In his petition, Jankevicius asks the court to clarify its resolution of December 2016 saying that Lithuania has to take into account the UN Human Rights Committee's view that Paksas' lifelong disqualification from being a candidate in presidential elections and from being appointed as prime minister or minister was an unreasonable restriction.

"We want to be completely clear as to what extent the Lithuanian Constitution should be amended to enable the state to fulfill its international commitments," the minister said in a press release on Friday.

"This will help draft the necessary constitutional amendments and decide on their content, that is, on the rights of a person who has been removed from office through impeachment to be elected as member of the Seimas (and) president, (and) to become the head or a member of the government, (and) to hold other positions," he said.

The minister noted that two versions of constitutional amendments have been registered in the Seimas over the past three years, but there has been much debate about their content.

The European Court of Human Rights ruled in 2011 that the lifetime ban Paksas to run in parliamentary elections was disproportionate and ran counter to the European Convention on Human Rights.

The Council of Europe's Committee of Ministers, which supervises the execution of the court's judgments, has placed Lithuania under the so-called "enhanced supervision procedure" over its failure to amend the Constitution to open the way for the impeached president to stand as a candidate in elections.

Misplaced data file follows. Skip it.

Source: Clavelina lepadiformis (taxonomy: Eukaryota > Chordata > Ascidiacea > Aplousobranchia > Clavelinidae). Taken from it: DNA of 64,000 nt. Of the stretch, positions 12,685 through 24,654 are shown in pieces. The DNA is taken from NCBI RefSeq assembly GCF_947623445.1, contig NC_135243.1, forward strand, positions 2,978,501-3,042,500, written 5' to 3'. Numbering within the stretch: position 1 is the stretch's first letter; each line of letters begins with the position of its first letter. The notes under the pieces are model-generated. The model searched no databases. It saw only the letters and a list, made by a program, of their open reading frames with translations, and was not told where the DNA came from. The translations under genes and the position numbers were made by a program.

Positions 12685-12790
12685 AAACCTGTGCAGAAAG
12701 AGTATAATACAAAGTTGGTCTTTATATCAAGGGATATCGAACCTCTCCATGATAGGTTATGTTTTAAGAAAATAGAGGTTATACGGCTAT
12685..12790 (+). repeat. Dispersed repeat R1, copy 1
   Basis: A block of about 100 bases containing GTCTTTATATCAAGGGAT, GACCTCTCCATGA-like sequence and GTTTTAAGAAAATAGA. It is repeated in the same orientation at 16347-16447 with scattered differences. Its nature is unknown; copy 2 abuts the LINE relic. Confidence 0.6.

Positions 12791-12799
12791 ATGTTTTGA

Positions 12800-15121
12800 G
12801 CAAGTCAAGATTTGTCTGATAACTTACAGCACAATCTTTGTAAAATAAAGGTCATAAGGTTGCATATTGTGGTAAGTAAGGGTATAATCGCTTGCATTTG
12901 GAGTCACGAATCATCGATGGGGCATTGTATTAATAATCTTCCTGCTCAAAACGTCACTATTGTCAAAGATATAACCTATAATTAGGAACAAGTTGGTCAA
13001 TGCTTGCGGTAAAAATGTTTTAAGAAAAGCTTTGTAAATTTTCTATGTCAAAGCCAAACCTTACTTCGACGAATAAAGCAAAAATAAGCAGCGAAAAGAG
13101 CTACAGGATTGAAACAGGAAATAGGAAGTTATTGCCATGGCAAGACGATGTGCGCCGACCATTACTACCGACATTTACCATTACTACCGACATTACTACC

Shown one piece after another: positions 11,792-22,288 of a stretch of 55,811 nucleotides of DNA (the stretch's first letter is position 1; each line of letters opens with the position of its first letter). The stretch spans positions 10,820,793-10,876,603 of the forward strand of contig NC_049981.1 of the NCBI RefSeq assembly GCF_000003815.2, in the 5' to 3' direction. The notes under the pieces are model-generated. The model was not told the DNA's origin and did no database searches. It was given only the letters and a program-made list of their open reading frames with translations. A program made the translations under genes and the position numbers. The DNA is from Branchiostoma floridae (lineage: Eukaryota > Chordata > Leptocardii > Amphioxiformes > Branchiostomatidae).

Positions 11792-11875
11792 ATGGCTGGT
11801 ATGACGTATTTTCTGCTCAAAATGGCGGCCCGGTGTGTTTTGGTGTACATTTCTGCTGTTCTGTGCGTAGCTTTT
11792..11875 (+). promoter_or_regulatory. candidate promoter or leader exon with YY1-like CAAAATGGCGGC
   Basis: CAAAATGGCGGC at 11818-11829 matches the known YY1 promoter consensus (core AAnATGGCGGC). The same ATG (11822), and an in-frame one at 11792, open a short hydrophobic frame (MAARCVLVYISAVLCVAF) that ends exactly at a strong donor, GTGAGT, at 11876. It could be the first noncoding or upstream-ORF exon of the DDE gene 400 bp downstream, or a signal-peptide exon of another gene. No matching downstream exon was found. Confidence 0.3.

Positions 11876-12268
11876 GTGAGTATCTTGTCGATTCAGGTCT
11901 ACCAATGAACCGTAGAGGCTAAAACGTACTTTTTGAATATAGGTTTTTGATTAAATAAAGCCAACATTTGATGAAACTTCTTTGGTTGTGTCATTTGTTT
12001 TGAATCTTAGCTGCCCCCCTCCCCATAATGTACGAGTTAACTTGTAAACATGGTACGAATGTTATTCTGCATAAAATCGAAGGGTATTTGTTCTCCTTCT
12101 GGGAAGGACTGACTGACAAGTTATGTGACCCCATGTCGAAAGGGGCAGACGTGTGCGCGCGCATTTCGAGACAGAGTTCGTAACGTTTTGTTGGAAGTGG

The committee has asked Lithuania to update it "on a monthly basis" on what steps the country has taken to comply with the court's judgment, Jankevicius said.

In March 2014, the UN Human Rights Committee stated that the lifelong ban on Paksas to run for president and to be appointed as prime minister or minister violated the International Covenant on Civil and Political Rights.

Paksas was impeached and removed from office as president in 2004 after the Constitutional Court ruled that he had grossly violated the Constitution and his oath of office by granting Lithuanian citizenship to Yuri Borisov, the main financial supporter of his presidential election campaign.

The Constitutional Court has ruled that a person removed from office through impeachment can never again hold a public office that requires an oath and that the Constitution needs to be amended to lift the ban.